This Manifesto is meant to define arenas of research for this Committee, in its current four-year phase. Our general concerns continue to be the overall problem of collective action and social movements. Ours is a decidedly open, international, socio-political and cultural approach, using interdisciplinary methods and tools of analysis. While we maintain our attachment to the aforementioned historic mission of Research Committee 47, we are here forging a ‘next phase research path‘ for International Collective Action Research. These are:
New Modes of Exclusion and Institutionalization
This refers to the empirical exploration of new forms of inequality and global/local asymmetrical relationships that constitute modern societies. Key words that distinguish this field of study are: urban/global interactions and experiences, subjectivity, institutional crisis, social reflexivity, emotions and politics, youth, new global work contexts, the diversity of identities, shifting citizenship claims, risk, refugee movements, migration, violence and anti-modern movements. We see this research module as case-study intensive and comparative in its design and execution. The module is focused on the contemporary actor sited in new social contexts of exclusion and collective action.
Internationalization and Social Movements
Research Committee 47 proposes a research program that looks at diverse categories of social movements and their modes of global/local action. Much has been said about globalization in the past 10 years. We are still, however, in need of a focused critical assessment of globalization. What are the fields of action being indicated when researchers direct their attention to globalization? A key challenge is establishing a base for comparative work within the context of international research. Modern and anti-modern movements, as well as the global North and South are of particular interest in this module. In what manner do these diverse forms of local/global collective action re-define the modern state(s) and international social relations? How do these movements create debate and controversy regarding global security and a globalized civil society? Our research interest in this module is not only those movements seeking: a) social and cultural emancipation, or struggling against exclusion, in the modernist sense, but also those that are: b) characterized by their tentative, transitory, at times violent, dystopic nature and heightened sense of non- negotiability. In the context of ongoing global, institutional, economic and military crises, relationships between the two categories have become significantly more textured, and unmediated.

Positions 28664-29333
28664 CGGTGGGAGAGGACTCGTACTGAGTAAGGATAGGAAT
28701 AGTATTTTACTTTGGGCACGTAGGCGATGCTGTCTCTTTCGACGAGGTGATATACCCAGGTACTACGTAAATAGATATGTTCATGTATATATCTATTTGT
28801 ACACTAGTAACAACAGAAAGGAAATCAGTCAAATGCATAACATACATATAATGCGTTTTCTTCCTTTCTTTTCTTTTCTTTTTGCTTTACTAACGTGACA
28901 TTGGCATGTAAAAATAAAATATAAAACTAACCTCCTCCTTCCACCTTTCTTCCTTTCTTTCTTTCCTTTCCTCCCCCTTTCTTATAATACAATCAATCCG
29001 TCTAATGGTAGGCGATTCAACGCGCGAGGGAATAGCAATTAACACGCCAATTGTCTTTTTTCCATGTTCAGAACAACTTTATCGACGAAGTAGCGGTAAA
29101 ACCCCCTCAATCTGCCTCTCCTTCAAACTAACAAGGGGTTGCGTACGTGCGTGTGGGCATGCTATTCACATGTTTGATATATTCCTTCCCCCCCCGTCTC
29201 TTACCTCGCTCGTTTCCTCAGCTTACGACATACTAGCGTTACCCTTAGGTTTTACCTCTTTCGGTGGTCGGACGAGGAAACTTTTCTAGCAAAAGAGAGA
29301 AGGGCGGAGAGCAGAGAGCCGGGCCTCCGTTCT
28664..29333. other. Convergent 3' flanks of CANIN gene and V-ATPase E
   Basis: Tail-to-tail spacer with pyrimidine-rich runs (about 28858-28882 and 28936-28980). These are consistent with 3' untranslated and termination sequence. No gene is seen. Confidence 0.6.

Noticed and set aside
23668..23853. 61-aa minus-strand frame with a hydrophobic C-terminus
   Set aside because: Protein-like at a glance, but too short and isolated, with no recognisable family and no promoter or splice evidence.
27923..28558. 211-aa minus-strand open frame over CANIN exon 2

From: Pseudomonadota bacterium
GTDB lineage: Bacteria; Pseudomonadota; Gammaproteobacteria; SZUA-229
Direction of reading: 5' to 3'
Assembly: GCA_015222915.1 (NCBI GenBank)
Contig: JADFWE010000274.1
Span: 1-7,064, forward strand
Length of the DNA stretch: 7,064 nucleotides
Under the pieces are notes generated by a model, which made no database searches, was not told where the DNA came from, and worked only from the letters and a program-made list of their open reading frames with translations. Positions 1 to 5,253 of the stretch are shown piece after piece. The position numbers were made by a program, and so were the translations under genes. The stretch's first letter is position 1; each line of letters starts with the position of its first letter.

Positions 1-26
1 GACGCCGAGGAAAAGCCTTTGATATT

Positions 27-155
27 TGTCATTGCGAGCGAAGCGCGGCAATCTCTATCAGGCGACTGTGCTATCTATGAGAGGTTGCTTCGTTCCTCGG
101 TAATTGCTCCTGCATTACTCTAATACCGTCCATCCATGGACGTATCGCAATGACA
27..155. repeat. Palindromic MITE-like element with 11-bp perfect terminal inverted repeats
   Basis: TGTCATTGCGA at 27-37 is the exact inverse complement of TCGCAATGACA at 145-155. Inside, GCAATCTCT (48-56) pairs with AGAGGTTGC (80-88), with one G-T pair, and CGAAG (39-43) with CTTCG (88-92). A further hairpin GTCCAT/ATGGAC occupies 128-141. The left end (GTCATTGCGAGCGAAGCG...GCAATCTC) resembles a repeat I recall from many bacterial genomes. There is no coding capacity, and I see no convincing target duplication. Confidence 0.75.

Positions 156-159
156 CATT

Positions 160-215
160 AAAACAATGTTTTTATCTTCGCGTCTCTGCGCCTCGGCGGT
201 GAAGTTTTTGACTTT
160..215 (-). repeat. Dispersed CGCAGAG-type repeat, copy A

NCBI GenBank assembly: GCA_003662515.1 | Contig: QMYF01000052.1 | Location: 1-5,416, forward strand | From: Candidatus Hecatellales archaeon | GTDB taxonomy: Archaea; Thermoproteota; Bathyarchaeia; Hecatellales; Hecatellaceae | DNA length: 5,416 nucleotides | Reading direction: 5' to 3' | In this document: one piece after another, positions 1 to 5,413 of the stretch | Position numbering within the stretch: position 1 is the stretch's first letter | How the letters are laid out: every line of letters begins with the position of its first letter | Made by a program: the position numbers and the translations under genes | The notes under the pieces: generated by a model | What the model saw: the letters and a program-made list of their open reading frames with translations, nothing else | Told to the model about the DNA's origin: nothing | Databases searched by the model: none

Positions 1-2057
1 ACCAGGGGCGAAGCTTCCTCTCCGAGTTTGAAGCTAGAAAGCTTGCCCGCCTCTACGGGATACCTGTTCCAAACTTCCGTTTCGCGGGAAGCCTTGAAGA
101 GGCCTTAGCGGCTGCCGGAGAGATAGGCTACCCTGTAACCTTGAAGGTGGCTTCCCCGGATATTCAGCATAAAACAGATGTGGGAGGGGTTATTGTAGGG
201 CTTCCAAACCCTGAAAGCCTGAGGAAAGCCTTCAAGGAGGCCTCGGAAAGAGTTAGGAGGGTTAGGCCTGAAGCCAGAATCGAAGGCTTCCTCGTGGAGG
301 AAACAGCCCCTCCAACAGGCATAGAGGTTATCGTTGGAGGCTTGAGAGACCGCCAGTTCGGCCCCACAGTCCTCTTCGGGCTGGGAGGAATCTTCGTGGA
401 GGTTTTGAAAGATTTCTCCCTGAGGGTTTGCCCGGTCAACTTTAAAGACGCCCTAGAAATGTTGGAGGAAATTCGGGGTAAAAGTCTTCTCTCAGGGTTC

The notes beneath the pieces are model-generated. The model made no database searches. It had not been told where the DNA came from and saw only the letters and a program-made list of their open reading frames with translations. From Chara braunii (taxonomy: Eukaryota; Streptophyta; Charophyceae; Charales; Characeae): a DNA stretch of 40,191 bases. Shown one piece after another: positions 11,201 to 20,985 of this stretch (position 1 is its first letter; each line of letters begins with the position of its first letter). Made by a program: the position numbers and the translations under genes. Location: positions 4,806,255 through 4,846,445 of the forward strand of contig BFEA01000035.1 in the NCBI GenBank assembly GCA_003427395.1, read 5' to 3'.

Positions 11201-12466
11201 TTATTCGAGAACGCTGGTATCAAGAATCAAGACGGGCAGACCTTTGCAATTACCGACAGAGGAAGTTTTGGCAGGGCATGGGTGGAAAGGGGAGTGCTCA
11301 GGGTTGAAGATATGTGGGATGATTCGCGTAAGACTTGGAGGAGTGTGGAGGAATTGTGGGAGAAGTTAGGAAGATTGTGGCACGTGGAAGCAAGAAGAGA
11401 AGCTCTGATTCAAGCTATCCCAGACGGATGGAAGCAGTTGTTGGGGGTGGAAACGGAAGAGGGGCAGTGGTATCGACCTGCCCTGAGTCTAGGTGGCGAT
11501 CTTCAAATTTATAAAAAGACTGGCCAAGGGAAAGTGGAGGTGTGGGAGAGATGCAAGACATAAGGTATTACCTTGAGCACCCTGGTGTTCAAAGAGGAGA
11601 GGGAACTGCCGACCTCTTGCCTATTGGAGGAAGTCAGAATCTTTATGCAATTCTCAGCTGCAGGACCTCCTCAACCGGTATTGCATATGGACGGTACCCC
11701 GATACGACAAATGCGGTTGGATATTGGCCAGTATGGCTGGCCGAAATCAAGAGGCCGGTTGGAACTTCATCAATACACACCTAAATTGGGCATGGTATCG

The Formation of Subjects
Over and above the even most spectacular unfolding of events around collective mobilization, the sociology of social movements has as its task to investigate ways in which social actors constitute themselves as subjects, and in so doing, aspire and attempt to become autonomous masters of their own actions.In this module we set ourselves the task of analyzing the ethical labor through which individuals produce subjective, cultural and social claims – within a context of diverse social problems, grievances and cultural affirmations – as they position themselves against imposed identities and multiple categories of cultural consumption. Research Committee 47 is committed to studying and exploring contemporary channels of crisis and marginality, such as resistance to forms of domination directed at the subjectivity of actors themselves.
The organizational focus of Research Committee 47 is to provide international scholarly venues and exchanges for researchers within these 3 modules. This will be accomplished by building on already existing international networks, the coordination and pursuit of national and international research grants, the organization of regionally diverse colloquia and, of course, creating channels for international publications. Our aim is to develop an inclusive and dynamic network of scholars that will define the next generation of International Collective Action Research.